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Process Change
» TMS and WMS
» Warehouse Management
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TMS and WMS
In some industries warehousing and transportation functions have been considered as separate entities – a notion that has become increasingly impractical in today’s business climate in which both warehousing and transportation have become streamlined through the use of automated systems. It is possible, but not necessarily effective, to automate one part of the supply chain without automating the others. However, when all systems are able to work smoothly together, businesses are seeing the greatest returns on investment and the largest potential enhancements in their shipping processes. Warehousing and transportation management systems need to communicate seamlessly with one another for optimal results.

Distribution centers, in some cases, are the least automated part of the supply chain, and therefore have the largest potential for improvement. In those cases where automation is minimal, it is necessary to provide for both warehouse and transportation systems at the same time, since one cannot work as effectively as possible without the other in place.

Information sharing increases productivity in any supply chain, so it is absolutely necessary that Warehouse Management Software (WMS) and Transportation Management Software (TMS) is able to communicate back and forth. When the systems can talk to each other, customer service is ultimately improved. For example, it becomes much less difficult to find out if, and when, a specific shipment took place or, if it was delayed, what were the exact reasons. And, there are three aspects of TMS that can be interfaced with WMS – route optimization, onboard computers and delivery automation.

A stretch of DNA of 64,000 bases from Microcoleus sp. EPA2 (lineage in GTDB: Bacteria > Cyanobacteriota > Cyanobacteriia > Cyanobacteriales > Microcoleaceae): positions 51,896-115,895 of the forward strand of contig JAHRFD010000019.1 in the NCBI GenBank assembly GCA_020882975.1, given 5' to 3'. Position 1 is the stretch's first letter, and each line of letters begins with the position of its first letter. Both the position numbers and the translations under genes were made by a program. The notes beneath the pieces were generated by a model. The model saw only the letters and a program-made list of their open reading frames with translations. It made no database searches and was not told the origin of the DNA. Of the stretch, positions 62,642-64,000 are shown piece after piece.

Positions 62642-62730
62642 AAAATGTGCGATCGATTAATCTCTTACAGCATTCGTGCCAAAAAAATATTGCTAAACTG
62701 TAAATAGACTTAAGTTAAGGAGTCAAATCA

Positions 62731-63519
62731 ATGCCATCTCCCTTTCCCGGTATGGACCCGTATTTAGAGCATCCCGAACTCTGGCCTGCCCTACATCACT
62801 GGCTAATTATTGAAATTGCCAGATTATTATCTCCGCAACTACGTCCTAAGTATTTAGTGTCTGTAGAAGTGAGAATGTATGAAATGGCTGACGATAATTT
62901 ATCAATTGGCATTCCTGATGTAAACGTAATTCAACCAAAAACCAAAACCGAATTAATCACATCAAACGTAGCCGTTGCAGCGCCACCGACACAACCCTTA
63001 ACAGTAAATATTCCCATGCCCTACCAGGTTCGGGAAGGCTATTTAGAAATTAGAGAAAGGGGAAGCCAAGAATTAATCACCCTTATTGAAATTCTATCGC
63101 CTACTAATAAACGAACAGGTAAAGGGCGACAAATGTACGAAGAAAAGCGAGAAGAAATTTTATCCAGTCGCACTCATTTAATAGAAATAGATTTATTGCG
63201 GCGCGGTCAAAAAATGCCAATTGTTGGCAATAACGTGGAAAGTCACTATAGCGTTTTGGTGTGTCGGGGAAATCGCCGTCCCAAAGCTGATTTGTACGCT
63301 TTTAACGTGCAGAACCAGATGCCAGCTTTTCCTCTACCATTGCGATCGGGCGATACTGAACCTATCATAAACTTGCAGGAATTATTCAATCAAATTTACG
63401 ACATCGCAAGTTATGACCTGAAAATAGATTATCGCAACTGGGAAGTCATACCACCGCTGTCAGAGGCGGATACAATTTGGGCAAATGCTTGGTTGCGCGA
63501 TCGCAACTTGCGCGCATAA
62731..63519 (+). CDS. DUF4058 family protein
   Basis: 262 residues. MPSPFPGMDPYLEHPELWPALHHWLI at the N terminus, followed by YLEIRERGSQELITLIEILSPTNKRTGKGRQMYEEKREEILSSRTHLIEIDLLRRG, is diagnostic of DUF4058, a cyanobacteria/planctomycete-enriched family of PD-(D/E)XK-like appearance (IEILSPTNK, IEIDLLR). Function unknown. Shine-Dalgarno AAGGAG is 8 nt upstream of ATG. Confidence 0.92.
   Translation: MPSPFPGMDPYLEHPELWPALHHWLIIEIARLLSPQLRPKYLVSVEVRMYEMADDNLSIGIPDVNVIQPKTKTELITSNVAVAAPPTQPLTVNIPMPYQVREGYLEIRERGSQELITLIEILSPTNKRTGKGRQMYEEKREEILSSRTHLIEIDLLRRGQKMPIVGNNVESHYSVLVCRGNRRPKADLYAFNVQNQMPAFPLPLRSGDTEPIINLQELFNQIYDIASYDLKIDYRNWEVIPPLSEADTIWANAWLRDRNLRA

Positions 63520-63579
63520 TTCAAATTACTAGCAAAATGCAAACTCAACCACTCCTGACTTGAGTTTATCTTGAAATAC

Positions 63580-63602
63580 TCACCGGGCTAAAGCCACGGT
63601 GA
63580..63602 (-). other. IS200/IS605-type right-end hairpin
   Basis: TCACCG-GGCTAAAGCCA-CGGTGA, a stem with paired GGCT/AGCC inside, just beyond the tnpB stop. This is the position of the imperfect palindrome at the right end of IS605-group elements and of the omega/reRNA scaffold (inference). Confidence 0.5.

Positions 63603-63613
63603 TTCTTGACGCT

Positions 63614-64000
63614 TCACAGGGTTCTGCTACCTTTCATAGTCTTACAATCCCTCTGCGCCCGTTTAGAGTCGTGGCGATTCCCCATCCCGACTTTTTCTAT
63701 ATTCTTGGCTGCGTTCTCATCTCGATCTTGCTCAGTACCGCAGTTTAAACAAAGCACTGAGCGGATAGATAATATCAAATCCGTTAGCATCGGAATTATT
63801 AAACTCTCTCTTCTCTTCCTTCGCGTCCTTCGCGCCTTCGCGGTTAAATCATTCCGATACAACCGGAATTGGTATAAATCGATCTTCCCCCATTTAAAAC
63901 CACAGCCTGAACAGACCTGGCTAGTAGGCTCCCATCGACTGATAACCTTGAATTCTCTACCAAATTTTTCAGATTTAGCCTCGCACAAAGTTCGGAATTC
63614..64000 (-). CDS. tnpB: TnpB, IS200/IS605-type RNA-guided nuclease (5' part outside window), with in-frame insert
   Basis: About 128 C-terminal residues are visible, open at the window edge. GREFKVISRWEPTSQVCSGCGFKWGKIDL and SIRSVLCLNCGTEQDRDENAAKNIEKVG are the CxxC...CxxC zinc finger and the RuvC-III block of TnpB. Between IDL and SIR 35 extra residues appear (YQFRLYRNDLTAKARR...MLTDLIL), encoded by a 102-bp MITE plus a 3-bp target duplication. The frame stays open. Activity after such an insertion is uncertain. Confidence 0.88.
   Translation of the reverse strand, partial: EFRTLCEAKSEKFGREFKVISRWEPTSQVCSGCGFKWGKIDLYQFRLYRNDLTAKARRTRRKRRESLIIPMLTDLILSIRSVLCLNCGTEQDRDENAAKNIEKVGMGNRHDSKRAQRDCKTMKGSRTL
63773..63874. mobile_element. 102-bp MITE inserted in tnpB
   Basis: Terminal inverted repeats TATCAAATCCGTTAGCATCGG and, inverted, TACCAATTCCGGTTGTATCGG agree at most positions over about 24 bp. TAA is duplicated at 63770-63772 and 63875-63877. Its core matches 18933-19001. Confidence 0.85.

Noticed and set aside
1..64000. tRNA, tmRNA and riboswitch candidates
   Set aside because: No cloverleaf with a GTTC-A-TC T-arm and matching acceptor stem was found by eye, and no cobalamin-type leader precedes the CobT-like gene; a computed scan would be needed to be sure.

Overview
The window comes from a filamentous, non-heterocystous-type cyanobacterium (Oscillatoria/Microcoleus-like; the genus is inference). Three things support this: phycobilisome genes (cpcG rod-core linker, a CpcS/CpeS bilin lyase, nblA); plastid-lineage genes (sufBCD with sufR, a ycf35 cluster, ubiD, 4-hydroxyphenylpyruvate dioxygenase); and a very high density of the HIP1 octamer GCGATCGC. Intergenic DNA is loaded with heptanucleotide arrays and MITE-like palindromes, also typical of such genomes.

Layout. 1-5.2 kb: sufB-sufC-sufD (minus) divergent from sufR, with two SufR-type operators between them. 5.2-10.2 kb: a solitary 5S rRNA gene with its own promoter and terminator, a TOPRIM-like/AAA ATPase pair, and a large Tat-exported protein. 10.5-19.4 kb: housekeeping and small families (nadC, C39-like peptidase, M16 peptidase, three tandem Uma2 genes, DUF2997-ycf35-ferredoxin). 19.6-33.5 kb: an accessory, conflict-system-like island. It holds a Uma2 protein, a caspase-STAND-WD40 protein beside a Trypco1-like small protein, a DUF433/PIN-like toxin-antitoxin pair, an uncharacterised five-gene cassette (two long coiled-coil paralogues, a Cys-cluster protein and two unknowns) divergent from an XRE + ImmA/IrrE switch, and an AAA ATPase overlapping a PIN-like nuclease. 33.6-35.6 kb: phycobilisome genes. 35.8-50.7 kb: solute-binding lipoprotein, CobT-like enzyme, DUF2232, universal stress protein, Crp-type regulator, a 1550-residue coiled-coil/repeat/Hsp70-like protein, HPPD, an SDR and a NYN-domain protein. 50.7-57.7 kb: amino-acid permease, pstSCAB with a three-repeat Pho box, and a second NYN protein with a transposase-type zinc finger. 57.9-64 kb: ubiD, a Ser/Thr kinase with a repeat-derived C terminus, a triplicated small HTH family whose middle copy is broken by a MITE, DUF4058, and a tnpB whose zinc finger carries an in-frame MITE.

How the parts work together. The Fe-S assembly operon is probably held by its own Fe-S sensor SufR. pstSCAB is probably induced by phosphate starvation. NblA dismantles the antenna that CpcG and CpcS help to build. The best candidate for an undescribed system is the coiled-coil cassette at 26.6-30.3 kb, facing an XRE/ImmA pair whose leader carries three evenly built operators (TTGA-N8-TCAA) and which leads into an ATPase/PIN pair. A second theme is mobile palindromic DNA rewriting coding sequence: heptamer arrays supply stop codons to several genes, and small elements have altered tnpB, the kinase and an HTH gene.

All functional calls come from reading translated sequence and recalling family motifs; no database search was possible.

Route optimization is a critical component in some industries. When carriers are delivering perishable goods, for example, route optimization is of great importance. Route optimization reduces operator wait times for a load at the shipping facility, thus reducing costs. When multiple trucks are making multiple stops, route optimization can help ensure that they are working most efficiently.

Onboard computers contribute to the integrity of the shipping process by providing data about where the truck stopped and for how long, the vehicle’s location, speed, date and time. Delivery/pick-up manifest information can be included as well as any special handling instructions. The onboard computer can be integrated to communicate with all of a company’s other enterprise resource planning systems. In food distribution systems, for example, it is important to know precisely what the temperature is within the trailer where the shipment resides and to know when and for how long the trailer door was opened at each stop.

Delivery automation occurs through use of a mounted radio frequency scanner or a hand-held computer that scans product being offloaded from a truck. The recipient can sign the hand-held computer device to confirm that the appropriate shipment, in the ordered amounts, has been received. A receipt can be instantly printed and given to the customer. These devices can direct information to the receiving warehouse, giving advance notice of what merchandise is arriving and how it should be stored. Delivery automation provides order accuracy, accounts for variances, and most importantly, provides real-time invoicing ensuring that products are loaded as directed and received as ordered.

Even industries that have been reluctant to automate their warehouse and transportation functions are being wooed by the control and effectiveness that integrated TMS and WMS offers.
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